I finished the icon and mailed it to her. The Canadian provincial borders had been closed from March until this past Friday, July 3. There was no possibility for me to even visit her during all of this. Thank God my brother, sister and aunt take such good care of her so she has been getting lots of TLC.

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Please spare a prayer for my mum, Chris

I was on the phone with her when the gift arrived. My brother happened to call her on the home phone at the same time so we both got to hear her shouts of joy when she opened the package. I think she was equally as pleased with herself for recognizing the saint through the bubble wrap as she was with the gift itself! She kept saying, “It’s St. PanteleiMON! I knew immediately it was St. PanteleiMON” with her own unique pronunciation of Greek names.

After only nine years his icon is finally complete and he is now the “attending physician” for my recovering mother.

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O Champion and healer saint Panteleimon,

Beseech our merciful God,

That He may grant unto our souls,

The remission of sins.

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I painted this icon in 2015.

From The Sweetness of Grace: Stories of Christian Trial and Victoryby Constantina R. Palmer (SOON TO BE RELEASED AS AN AUDIO BOOK), Ancient Faith Publishing, 2017

OUR FAMILY SAINT: ST. JOHN MAXIMOVITCH (pp. 60-64)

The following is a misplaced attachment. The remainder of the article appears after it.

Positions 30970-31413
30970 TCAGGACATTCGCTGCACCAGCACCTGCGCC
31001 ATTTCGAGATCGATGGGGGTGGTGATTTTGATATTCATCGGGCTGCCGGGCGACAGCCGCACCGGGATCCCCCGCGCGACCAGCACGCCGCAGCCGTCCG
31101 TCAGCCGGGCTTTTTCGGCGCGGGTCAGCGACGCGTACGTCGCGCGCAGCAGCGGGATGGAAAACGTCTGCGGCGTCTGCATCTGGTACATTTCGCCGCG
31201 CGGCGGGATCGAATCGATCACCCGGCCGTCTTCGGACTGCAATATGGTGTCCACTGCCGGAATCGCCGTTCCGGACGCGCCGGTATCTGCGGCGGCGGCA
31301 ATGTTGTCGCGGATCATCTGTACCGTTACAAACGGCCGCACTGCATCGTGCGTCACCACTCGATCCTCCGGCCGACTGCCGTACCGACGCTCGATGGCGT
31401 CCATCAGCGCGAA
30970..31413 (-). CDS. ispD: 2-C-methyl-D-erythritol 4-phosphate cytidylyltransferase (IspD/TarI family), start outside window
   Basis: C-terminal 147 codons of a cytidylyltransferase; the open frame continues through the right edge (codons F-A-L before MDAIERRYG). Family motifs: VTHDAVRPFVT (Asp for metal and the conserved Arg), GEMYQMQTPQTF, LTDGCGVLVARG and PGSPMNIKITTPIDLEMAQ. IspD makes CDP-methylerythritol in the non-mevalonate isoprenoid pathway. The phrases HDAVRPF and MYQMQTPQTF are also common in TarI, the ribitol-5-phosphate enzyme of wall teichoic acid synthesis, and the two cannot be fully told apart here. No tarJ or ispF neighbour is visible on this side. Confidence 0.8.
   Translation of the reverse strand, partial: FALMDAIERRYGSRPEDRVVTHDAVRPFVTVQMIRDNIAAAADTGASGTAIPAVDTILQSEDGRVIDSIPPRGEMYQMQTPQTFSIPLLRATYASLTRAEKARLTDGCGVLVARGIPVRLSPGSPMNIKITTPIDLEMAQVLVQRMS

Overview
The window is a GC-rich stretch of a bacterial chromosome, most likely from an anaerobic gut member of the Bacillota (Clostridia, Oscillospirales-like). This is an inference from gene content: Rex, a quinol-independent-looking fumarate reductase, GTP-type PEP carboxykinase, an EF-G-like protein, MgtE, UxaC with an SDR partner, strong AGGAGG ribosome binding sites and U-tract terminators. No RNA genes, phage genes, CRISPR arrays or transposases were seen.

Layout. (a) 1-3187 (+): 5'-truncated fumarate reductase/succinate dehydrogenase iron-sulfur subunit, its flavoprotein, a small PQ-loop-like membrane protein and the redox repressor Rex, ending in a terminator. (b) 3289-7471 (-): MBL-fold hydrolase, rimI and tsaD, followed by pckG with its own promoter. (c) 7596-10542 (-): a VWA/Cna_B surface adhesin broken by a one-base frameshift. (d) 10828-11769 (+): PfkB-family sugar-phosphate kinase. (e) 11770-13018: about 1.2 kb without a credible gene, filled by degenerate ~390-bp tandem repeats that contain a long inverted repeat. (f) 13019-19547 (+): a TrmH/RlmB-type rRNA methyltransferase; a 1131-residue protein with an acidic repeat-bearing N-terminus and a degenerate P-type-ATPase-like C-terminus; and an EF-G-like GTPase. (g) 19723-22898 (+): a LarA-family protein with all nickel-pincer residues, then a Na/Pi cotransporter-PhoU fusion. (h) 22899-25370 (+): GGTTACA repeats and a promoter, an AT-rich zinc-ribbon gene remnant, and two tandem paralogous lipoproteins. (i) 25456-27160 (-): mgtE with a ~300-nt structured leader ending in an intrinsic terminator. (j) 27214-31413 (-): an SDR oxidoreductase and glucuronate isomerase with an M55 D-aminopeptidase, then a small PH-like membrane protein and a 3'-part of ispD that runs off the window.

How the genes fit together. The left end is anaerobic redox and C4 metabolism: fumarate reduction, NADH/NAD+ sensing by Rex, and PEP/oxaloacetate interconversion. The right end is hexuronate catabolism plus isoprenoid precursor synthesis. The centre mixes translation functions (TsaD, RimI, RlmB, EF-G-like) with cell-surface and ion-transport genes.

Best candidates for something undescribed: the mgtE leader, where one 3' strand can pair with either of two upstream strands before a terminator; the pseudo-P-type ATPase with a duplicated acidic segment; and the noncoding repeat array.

“PRAY TO ST. JOHN of San Francisco for your husband. St. John was a very holy man,” the priestmonk told me as I turned the door handle to leave the room, having finished our private conversation.

“Okay,” I said, shrugging, not fully realizing just how holy St. John was.

I had wanted to become Orthodox for a couple of months at that point but was wary of converting while my husband was a candidate for ordination in the Anglican church. Thankfully, he had agreed to accompany me to a monastery in America for Pascha, but my struggles with remaining Anglican were the source of much tension in our sixth-month-long marriage.

I vividly remember explaining to my husband why I thought it was best for him to wait to be ordained: I felt I was not mature enough to be a priest’s wife. And although I truly didn’t feel mature enough at that stage in my life (I was only twenty-two years old), the real reason I wanted him to wait was that I secretly wanted us to convert to Orthodoxy together. John humbly put aside his four-year-long desire to be ordained and agreed to wait for me to be “ready.” I too waited. I waited for him to become Orthodox. I prayed and kept my mouth closed to the best of my ability.

On our way from the monastery to our home in the Province of New Brunswick, we were asked if we would be willing to take a later flight in exchange for a flight voucher. We had a long layover at our next stop, so we didn’t mind sticking around the airport a bit longer. I thought nothing of the voucher, since we would be moving to South Korea to teach English in a few months, and I didn’t expect to fly anywhere in North America in the meantime.